If you loan a kid a lock…the most rewarding part of my job

On one of our last safe routes to school guided rides four of the 5th grade girls found out they all live within a few blocks of each other. As we were randomly riding through the neighborhood around their school, they started saying ” Hey, my house is over there” and ” My house is that way, can we ride there?” Watching kids have these kind of realizations is one of the most rewarding parts of teaching kids to ride bicycles. It points to how the simple act of teaching a child to ride a bicycle safely on the street can dramatically broaden their view of their place in the world and empower them to explore on their own.

With that our focus those days became finding and riding the safest route we could find from the girl’s houses to school. When I suggested to them that they ride bikes to school together in a Bike Train they began immediately planning on how to talk  to their parents and convince them to let them do it and what times to meet up at. We went back to the school and wrote and drew out the routes to show their parents so they could continue to ride after our program ended.

Matched pairs of color-coded locks and keys are really all you need to start a lock library.

The sign in sheet to check out locks.

These guided rides were the final step in our Milwaukee Safe Routes to School Program last month when the Bike Fed Staff taught all of the 4th and 5th grade students at Humboldt Park Charter School how to legally and safely ride a bike in their neighborhood. Unfortunately our Bike and Walk to School Day event was thunder-stormed out, but our team of instructors still passed out information to kids who signed a banner as they arrived inside the building saying they support walking and biking to school. We also offered four days of those after-school guided rides for kids who wanted some extra practice riding.

As a thank you for the great work we did The Humboldt Park School PTO donated $100 to the Bike Fed. I chose to flip the donation back to them! I had several of the kids in the after school rides tell me they weren’t allowed to ride their bikes to school since they didn’t have a lock. So I had an idea… I used the donation to purchase 5 Abus U locks, some color coded key chains, and a key lock box to start a lock library at their school.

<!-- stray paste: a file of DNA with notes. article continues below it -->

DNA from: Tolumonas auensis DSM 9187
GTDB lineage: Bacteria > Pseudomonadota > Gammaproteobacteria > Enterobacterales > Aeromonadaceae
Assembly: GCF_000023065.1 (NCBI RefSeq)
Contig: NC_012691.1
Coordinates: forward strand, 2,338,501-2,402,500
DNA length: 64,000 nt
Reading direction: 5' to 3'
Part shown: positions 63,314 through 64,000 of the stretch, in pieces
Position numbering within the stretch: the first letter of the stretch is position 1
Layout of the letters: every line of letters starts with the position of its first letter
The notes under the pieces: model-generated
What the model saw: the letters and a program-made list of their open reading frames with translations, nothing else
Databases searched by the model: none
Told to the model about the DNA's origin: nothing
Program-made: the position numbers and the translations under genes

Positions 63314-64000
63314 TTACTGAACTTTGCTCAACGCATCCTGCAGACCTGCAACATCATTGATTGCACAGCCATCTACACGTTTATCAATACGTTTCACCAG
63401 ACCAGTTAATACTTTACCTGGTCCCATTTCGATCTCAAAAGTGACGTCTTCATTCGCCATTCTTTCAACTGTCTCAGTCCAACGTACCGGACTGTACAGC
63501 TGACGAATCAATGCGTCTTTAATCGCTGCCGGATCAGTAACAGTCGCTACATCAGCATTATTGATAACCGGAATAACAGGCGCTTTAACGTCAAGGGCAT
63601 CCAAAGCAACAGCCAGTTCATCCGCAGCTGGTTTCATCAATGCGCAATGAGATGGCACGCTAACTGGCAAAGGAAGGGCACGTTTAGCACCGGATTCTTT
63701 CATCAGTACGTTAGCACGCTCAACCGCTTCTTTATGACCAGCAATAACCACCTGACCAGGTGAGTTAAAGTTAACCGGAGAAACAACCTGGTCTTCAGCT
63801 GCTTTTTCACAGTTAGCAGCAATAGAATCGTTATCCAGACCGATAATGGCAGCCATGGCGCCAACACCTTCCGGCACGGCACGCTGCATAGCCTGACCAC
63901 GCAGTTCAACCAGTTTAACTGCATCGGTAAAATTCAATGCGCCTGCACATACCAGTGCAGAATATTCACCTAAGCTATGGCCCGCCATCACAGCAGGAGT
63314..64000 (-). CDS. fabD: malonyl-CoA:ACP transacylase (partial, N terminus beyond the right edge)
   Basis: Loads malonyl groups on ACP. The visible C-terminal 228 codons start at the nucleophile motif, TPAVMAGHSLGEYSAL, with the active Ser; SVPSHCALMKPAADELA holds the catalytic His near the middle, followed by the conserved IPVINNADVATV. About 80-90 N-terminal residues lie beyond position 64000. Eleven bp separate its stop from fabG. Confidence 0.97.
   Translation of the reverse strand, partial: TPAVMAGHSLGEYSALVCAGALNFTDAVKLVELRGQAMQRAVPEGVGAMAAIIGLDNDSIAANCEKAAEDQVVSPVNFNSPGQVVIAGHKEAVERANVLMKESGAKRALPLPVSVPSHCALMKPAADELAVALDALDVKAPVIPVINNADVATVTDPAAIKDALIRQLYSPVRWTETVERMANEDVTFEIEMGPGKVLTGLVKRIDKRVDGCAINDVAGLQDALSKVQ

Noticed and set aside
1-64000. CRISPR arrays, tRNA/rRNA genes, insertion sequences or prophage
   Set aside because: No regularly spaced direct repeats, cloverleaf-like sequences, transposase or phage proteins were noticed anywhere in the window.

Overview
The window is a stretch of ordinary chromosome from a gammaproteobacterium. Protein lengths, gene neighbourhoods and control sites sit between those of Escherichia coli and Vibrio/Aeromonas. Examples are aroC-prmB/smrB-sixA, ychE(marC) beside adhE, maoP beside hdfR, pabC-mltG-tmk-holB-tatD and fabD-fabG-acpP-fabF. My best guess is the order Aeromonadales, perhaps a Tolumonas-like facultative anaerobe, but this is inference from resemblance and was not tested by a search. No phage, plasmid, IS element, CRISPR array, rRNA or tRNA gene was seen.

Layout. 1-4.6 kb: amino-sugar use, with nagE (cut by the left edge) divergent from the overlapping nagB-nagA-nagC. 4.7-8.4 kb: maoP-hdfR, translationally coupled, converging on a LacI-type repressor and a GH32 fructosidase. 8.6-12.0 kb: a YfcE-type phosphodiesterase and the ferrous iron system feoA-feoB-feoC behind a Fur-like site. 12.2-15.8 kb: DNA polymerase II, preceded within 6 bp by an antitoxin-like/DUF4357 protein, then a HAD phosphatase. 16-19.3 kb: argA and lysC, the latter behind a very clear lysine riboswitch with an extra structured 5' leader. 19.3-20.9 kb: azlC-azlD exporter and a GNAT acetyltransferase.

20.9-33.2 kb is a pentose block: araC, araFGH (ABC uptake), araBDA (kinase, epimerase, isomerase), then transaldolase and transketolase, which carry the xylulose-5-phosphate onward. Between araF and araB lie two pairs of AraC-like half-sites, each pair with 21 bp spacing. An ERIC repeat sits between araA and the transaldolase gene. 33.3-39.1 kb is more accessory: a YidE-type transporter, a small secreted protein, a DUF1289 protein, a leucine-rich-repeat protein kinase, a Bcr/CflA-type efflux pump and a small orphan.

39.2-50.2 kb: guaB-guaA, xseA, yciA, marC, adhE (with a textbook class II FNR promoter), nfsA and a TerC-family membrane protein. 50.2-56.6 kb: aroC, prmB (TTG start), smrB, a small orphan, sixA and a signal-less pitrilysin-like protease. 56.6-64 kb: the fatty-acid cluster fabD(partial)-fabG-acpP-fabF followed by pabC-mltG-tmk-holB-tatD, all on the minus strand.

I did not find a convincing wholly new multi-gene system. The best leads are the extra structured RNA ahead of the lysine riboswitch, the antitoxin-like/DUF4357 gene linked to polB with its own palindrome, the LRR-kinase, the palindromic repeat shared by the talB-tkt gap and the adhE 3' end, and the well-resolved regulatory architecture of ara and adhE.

The key box I purchased was installed by the office, but you could keep it in the school library.

Now all the kids have to do is bike to school, check out a key from the secretary and lock their bike using the a lock of the same color, which is left outside on the bike rack. The student then returns the key and does the same thing at the end of the day. All it takes is one responsible school staff member and about $100 and your kid’s school can start a lock library too.

Today when I rode by the school on my way the office there were two bikes locked up to the rack using the locks! It is great to see our programs to encourage kids to get active having a lasting impact after we leave a school. If it all goes well over their summer school session, they will continue it into the fall. Hopefully they are calling me to get more locks and a bigger lock  box this September!

If you teach a kid to ride (and loan them a lock), they can ride to school every day.

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4 thoughts on “If you loan a kid a lock…the most rewarding part of my job

  1. Don’t want to be *that* person, but who is responsible/liable if the bicycle is stolen after being locked with one of the borrowed locks?


  2. BB- In this particular case if a kid at this school had their bike stolen while locked with a heavy duty U-lock from the rack in the front of the school building I would replace it with a similar bike from one of our donated bikes. I think that that decision on who is liable if this system were to be replicated elsewhere needs to be determined case by case or some legal jargon added to the sign out sheet stating the policy. I would hate to meet the person that is out there sawzalling off u-locks from little kids bikes at a school. But in general I would assume that the person locking their bike up is responsible for proper locking procedures (which you may note in the picture above I will have to talk with the girls about front wheel locking) and the neither the school nor The Bike Fed in this case would assume liability for a stolen bike.

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